thu 22/02/2024

Visual Arts Reviews

Carey Young: Appearance, Modern Art Oxford review - in the eyes of the law

Mark Sheerin

A visitor to the city wishes to gain access to the law, but a gatekeeper blocks his entrance. The man petitions this imposing figure, who is only one of a series of legal bouncers. He is told there is gate after gate. He sits, he waits, he lies down, and eventually he expires. But not before making a close study of this implacable representative of the law. He even notes the fleas in the gatekeeper’s collar.

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Matter as Actor, Lisson Gallery review - living in a material world

Hannah Hutching

It is fitting that I watch Otobong Nkanga’s performance on a stranger’s smartphone screen. Solid Maneuvers, 2015, is about the extraction of precious resources from the Namibian landscape. It is about the long-term devastation humans wreak on the natural world and the equally devastating consequences nature revisits on us.

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Moon Is the Oldest TV review - a fitting tribute to a visionary modern artist

Helen Hawkins

Who created the term “electronic superhighway”? First described a system of linked communication that would become the internet? Envisioned a multichannel TV system where viewers chose for themselves what to tune into? Watch Amanda Kim’s excellent documentary Moon Is the Oldest TV and you find that the correct answer to all those questions is Nam June Paik.

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Sarah Sze: Metronome, Artangel at Peckham Rye station review - an installation of visual complexity and physical simplicity

Sarah Kent

One of the great things about Artangel is the interesting sites which they seek out for the artworks they commission. The latest find is the disused waiting room at Peckham Rye station, a once gracious space with a vaulted ceiling, arched windows and two fireplaces, now ripped out. The space was later converted into a billiard hall, the sign for which is still visible on the staircase wall, but when that closed down in 1962, the room was left to rot.

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Isaac Julien: What Freedom is to Me, Tate Britain review - a journey from making documentaries to making art

Sarah Kent

Isaac Julien was a student at St Martin’s School of Art when the Brixton riots broke out. Black youths took to the streets, frustrated by high rates of unemployment, police harassment, far-right intimidation and media hostility, and all hell was let loose.

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Hilma af Klint & Piet Mondrian: Forms of Life, Tate Modern review - the hidden depths of abstract art revealed

Sarah Kent

In this juxtaposition of Piet Mondrian, a world famous modernist, and Hilma af Klint, a little known Swedish painter, guess who knocks your socks off ! This fascinating show is a delight and a revelation, because it declares the spiritualist underpinnings of modernism which many, until now, have sought to hide.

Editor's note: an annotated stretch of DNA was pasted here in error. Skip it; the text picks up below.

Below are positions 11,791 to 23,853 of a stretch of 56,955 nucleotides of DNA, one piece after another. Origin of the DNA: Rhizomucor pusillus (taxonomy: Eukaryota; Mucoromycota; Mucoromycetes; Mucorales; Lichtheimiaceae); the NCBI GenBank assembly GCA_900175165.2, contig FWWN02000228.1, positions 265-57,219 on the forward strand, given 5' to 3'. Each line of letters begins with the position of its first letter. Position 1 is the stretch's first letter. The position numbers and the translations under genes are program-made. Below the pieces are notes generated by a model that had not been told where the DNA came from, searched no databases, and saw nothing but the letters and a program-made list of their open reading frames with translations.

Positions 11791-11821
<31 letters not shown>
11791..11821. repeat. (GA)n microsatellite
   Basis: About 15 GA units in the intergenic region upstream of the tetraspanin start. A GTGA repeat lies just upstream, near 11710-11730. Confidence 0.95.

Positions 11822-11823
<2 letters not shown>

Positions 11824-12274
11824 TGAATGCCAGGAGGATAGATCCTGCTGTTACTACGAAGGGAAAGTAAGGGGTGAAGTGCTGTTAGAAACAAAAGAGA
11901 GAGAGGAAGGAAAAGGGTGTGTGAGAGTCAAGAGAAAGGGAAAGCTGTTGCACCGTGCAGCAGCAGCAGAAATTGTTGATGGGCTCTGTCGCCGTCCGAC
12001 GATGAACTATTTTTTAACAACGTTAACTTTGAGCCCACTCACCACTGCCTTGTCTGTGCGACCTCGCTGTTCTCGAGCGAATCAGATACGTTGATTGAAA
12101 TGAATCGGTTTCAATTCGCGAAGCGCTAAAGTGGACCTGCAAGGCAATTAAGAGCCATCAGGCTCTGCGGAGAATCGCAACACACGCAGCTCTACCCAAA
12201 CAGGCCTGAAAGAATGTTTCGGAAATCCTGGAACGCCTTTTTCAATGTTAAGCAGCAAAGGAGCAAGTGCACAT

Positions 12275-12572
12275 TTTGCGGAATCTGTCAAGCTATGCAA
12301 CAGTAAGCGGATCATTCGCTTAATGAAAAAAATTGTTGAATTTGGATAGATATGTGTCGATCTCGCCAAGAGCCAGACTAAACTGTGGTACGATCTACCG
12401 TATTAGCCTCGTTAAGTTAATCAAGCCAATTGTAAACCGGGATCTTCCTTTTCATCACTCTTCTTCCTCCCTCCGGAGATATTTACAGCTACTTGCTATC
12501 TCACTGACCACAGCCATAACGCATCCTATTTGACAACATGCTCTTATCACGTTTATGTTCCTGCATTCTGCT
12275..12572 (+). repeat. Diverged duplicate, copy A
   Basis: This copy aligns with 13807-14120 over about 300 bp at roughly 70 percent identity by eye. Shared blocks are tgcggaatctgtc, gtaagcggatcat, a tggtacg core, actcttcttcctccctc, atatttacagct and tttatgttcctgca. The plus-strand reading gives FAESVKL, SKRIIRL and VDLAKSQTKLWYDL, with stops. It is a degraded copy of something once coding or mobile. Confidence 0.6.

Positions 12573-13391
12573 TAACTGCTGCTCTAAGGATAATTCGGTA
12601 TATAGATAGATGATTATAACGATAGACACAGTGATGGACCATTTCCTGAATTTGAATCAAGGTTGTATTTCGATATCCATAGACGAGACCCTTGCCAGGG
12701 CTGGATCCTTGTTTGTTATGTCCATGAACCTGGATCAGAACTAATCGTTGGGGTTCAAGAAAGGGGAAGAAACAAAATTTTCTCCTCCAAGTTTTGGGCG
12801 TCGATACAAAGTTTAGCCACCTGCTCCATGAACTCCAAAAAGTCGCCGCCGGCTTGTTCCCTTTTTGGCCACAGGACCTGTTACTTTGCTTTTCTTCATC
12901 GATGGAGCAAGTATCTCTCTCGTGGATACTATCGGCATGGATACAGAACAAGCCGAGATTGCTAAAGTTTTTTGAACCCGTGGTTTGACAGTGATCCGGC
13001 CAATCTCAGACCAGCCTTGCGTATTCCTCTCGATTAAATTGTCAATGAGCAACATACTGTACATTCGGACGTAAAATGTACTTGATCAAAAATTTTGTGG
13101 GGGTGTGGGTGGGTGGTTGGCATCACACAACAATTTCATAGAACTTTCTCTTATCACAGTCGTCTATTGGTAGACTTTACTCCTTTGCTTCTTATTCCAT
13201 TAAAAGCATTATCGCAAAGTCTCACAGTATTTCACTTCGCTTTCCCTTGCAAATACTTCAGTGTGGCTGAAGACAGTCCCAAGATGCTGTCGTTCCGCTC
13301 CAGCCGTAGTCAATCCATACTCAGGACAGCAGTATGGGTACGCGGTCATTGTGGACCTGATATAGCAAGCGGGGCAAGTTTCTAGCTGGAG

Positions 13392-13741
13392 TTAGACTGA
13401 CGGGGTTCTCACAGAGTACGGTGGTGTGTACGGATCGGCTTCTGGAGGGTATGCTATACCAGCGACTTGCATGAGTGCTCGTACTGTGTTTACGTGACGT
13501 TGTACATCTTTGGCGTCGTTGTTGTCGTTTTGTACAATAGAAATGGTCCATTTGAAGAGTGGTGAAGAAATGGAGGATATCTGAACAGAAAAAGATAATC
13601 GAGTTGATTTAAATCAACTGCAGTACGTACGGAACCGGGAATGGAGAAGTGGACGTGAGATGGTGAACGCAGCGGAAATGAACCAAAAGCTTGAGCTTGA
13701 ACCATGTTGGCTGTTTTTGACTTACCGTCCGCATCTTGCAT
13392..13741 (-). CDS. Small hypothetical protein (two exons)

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Grenfell by Steve McQueen, Serpentine Gallery review - a stirring memorial for the tower block inferno

mark Kidel

The fire which engulfed Grenfell Tower in London’s North Kensington on 14 June, 2017, with a death toll of 72, is still under investigation. The dead were largely recent immigrants to the UK. The tragedy, it’s clear now, was caused by an unholy mixture of neglect, racism, greed and corruption. There’s been much shameful denial and buck-passing, and the issues around the building’s shockingly inadequate cladding haven’t led to much action elsewhere.

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Earth Spells: Witches of the Anthropocene, RAMM, Exeter review - this local exhibition deserves a national audience

Mark Sheerin

In the centre of a Venn diagram linking climate change to the mystic landscape of Dartmoor and the West Country, sits this tightly conceived show about "green" witchcraft in contemporary art. Witches were once very common in this part of the world; the last witch to be executed in Britain was from Exeter.

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Ai Weiwei: Making Sense, Design Museum review - a deep sense of loss permeates this show

Sarah Kent

Chinese artist, Ai Weiwei has created an extremely beautiful installation at the Design Museum in which the disparate elements play their part in creating a powerful overall message. On one level the exhibition is about design, but it also invites you to consider far more serious issues than are normally addressed in this temple to consumerism.

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Berthe Morisot: Shaping Impressionism, Dulwich Picture Gallery review - lightning speed brushwork by an Impressionist maestro

Sarah Kent

When Berthe Morisot organised the first Impressionist exhibition in 1874, along with Monet, Degas, Renoir and co, she’d already exhibited at the Paris Salon for a decade – since she was 23. That’s not bad for someone refused entry to art school because she was a woman!

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